However, with the risk of a default in Greece, Ireland, Portugal and other members in late 2009–10, eurozone leaders agreed to provisions for loans to member states who could not raise funds. Accusations that this was a U-turn on the EU treaties, which rule out any bail out of a euro member in order to encourage them to manage their finances better, were countered by the argument that these were loans, not grants, and that neither the EU nor other Member States assumed any liabilities for the debts of the aided countries. With Greece struggling to restore its finances, other member states also at risk and the repercussions this would have on the rest of the eurozone economy, a loan mechanism was agreed. The crisis also spurred consensus for further economic integration and a range of proposals such as a European Monetary Fund or federal treasury.
The European Union received the 2012 Nobel Peace Prize for having "contributed to the advancement of peace and reconciliation, democracy and human rights in Europe." The Nobel Committee stated that "that dreadful suffering in World War II demonstrated the need for a new Europe [...] today war between Germany and France is unthinkable. This shows how, through well-aimed efforts and by building up mutual confidence, historical enemies can become close partners." The Nobel Committee's decision was subject to considerable criticism.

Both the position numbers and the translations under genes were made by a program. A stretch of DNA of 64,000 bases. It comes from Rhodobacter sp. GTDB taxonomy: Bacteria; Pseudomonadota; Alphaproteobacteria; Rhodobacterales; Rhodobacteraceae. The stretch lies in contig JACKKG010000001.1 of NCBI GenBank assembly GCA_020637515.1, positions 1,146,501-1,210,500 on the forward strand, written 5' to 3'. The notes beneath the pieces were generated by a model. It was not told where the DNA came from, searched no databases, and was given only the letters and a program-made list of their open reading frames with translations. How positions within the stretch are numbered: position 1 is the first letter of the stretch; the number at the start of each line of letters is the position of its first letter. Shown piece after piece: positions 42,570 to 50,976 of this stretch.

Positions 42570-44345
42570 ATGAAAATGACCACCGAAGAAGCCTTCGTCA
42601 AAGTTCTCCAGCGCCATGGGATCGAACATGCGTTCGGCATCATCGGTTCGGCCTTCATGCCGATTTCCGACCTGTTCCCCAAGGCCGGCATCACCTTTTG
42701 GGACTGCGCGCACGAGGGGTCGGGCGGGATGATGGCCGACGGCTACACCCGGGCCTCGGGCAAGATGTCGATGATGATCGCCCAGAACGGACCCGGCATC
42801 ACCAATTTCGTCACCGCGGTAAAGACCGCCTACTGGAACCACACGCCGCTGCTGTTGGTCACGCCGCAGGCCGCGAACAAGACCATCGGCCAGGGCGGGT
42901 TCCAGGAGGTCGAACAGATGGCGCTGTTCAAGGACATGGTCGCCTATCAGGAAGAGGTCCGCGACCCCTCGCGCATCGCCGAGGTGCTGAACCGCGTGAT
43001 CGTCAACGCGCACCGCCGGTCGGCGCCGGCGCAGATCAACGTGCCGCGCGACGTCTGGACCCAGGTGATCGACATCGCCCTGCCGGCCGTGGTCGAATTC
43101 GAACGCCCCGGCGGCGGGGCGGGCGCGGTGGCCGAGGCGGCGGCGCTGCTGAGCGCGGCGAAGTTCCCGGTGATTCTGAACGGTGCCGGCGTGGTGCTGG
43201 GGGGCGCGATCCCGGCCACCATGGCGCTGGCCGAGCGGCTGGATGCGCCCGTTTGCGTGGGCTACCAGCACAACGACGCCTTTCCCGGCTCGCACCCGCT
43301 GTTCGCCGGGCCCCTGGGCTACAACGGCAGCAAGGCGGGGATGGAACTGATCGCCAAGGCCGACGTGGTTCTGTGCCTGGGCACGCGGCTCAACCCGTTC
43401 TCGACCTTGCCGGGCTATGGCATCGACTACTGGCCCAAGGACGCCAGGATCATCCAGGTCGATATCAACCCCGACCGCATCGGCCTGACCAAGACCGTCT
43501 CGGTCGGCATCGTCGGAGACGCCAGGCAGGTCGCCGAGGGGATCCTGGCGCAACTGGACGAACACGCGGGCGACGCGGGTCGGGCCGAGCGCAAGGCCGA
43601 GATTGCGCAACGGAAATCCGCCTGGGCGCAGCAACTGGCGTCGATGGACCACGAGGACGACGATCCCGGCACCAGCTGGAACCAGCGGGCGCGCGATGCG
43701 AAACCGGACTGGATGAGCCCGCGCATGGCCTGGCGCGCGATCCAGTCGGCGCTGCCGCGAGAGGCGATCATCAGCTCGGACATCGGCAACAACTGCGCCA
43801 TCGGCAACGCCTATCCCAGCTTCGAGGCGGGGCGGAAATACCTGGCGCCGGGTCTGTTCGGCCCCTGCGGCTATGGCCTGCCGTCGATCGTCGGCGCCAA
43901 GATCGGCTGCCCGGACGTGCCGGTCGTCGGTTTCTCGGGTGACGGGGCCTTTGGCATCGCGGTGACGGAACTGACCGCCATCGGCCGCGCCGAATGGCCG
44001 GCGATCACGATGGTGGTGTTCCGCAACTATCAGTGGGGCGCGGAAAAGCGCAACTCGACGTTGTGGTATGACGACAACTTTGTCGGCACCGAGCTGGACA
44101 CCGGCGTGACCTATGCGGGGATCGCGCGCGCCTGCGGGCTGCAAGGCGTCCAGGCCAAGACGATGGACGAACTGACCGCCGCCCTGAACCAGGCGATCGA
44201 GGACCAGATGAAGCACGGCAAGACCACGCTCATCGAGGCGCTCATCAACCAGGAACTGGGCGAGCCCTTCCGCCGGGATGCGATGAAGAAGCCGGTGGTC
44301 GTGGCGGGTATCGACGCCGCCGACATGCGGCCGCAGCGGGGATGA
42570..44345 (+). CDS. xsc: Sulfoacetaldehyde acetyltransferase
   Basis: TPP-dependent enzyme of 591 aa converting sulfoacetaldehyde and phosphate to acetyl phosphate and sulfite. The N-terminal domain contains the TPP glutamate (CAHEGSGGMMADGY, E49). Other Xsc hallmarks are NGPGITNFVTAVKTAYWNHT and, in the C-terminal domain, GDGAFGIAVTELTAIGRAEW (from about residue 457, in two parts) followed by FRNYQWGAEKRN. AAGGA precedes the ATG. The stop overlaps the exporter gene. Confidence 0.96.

On 23 June 2016, the citizens of the United Kingdom voted to withdraw from the European Union in a referendum and subsequently became the first and only member to trigger Article 50 of the Treaty on European Union (TEU). The vote was in favour of leaving the EU by a margin of 51.9% in favour to 48.1% against.
- Timeline of European Union history
- Enlargement of the European Union
- History of the euro
- History of the Common Security and Defence Policy
- List of European Councils
- List of presidents of the institutions of the European Union
- Founding fathers of the European Union
- History of the European Union in Brussels
- History of the location of EU institutions
- History of Europe
- House of European History
- Virtual Centre for Knowledge on Europe Multimedia source collections on EU History
- Wider European history between World War II and the fall of Communism in Europe 1945–1992
- End of World War II in Europe
- Cold War
- Revolutions of 1989
- German reunification
- Yugoslavia and the European Economic Community
- Breakup of Yugoslavia
- Wider European history after the creation of the European Union
- Maastricht Treaty
- History of the European Union (1993–2004)
- History of the European Union (since 2004)
- 2006 Montenegrin independence referendum
- 2008 Kosovo declaration of independence from Serbia
- European sovereign-debt crisis